“Papa Doc is a bulwark against Communism.”
The myth of the 20th century is that western liberal democracies defeated barbarism and instituted a new, civilized world order that effectively brought history to a close. And the epilogue to that triumphal history was written upon the occasion when Reagan abjured the evil empire to, “tear down this wall!” Greene’s novels are important because they undermine this myth. They show us that conflict never ended in the 20th century. They show us the truth about the conditions of the much of the world during the height of the Cold War. This was a world outside the narrow island of high employment, Keynesian economic reforms and vast material production. Indeed the conditions that Greene’s novels explore have been out of step with the orientalist and exoticist notions of how foreign cultures ought to be. Hence his settings have suffered the ideologically motivated attack of being “Greenland” – a putative faceless and mat background for the drama that unfolds in novels like “The Comedians”, “Out Man In Havana” and “The Quiet American”. Greene wasn’t interested in perpetuating the stereotyped notions, the false mysticism and immersion in the analgesic of otherness that attends so much of what we think about when we think about foreign countries. Instead, he shows us what Haiti, Cuba and Vietnam and other countries on the periphery of the world capitalist empire had really become: armed encampments for protecting commercial interests against the democratic aspirations of third world peoples.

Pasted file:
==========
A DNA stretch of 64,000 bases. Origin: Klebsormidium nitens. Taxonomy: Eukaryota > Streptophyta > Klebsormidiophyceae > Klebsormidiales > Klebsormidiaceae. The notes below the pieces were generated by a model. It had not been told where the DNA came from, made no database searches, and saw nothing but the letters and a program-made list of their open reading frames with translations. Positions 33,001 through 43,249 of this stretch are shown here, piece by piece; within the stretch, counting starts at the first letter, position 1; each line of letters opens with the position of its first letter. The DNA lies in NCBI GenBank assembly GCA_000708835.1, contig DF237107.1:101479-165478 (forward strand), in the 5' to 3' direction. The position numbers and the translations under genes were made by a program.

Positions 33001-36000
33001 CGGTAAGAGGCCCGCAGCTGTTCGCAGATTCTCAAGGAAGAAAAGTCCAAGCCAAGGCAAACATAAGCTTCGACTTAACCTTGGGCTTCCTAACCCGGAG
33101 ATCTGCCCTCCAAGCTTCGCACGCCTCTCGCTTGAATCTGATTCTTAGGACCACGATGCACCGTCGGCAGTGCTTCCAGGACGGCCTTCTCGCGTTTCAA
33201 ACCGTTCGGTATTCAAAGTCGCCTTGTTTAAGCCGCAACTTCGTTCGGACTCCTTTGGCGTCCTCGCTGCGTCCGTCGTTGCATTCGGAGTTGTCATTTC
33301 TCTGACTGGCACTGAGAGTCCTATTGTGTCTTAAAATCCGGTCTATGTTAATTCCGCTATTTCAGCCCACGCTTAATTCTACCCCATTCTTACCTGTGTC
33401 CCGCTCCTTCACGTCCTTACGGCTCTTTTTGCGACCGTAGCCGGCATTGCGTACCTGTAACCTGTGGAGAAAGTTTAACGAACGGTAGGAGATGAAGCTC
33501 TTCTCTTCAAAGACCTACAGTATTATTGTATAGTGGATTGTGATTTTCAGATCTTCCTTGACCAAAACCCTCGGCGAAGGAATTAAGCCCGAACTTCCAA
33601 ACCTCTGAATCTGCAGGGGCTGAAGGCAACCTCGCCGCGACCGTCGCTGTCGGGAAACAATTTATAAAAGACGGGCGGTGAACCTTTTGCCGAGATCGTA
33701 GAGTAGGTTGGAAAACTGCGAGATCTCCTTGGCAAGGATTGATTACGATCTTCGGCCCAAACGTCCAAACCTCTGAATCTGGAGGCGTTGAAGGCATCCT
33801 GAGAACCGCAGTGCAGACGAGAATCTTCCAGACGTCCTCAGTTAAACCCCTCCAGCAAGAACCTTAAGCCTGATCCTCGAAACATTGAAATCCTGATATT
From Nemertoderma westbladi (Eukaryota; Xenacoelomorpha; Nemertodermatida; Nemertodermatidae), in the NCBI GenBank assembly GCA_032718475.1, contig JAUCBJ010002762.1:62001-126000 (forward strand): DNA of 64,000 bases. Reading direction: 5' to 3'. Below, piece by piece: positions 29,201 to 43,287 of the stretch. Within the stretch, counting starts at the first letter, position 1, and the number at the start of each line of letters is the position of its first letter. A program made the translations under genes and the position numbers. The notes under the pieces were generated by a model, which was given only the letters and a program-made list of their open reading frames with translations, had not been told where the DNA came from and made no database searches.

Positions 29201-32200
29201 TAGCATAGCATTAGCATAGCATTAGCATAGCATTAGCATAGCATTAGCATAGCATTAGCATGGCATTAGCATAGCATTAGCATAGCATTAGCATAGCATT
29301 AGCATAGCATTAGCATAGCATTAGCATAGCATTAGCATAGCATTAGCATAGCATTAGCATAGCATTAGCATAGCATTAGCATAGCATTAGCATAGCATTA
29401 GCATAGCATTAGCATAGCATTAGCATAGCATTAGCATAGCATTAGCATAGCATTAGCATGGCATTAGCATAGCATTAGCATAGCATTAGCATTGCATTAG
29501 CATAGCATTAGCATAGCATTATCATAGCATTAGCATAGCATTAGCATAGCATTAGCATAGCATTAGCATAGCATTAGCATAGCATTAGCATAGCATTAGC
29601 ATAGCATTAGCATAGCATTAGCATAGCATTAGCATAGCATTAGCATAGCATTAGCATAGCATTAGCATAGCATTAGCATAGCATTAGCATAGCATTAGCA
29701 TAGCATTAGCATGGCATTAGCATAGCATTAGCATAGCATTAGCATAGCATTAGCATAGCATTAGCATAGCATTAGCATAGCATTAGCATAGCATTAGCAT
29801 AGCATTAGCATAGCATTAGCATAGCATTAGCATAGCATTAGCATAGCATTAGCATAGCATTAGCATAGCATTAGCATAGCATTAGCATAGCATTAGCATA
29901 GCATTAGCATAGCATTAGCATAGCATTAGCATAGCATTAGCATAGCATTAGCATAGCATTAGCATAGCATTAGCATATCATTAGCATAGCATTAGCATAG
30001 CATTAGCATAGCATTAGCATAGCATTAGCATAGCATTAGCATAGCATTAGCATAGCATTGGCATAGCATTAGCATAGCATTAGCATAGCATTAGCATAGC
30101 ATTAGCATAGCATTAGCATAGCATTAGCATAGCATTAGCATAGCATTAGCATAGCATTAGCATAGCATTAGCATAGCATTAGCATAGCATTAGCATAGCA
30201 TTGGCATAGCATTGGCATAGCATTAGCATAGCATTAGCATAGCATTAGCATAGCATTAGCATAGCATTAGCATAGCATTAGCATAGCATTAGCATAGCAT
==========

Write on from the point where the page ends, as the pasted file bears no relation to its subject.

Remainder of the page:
“Violent deaths are natural here, he died of his environment.”
The truth is that on the frayed outer edges that comprised much of much of the globe, late modernism had introduced a condition that was remarkably similar all across the board – the ugly dictatorships of Diem, Papa Doc, and Batista brought about a social scene that tended to give these countries a similarity that overwhelmed the “traditional culture” that travel writers, liberal sentimentalists and beat anthropologists made a living cooing about. Their craving for authenticity, born of their alienated social arrangements, had made them see an idealized version of the reality that was so apparent and undeniable to a traveler like Greene.
“My first thoughts were selfish ones: you cannot be blamed if a man kills himself in your swimming pool.”
In most of his stories that deal with distant locales, Greene is as interested in showing us the truth behind the social reality of our tourist destinations as he is in diagnosing the ennui or anomie that was the inner reality of the Western soul. His stories assert a link between the fetid authoritarianism of former colonial countries and the spiritual destitution so symptomatic of late 20th century life. Thus in “The Comedians” we are introduced to a man with the flat name of Brown, a character in the ironic mode, who after leaving his Jesuitical training, passively marks time as his life passes, until the discovery of a body of a former friend in his pool forces him to take action.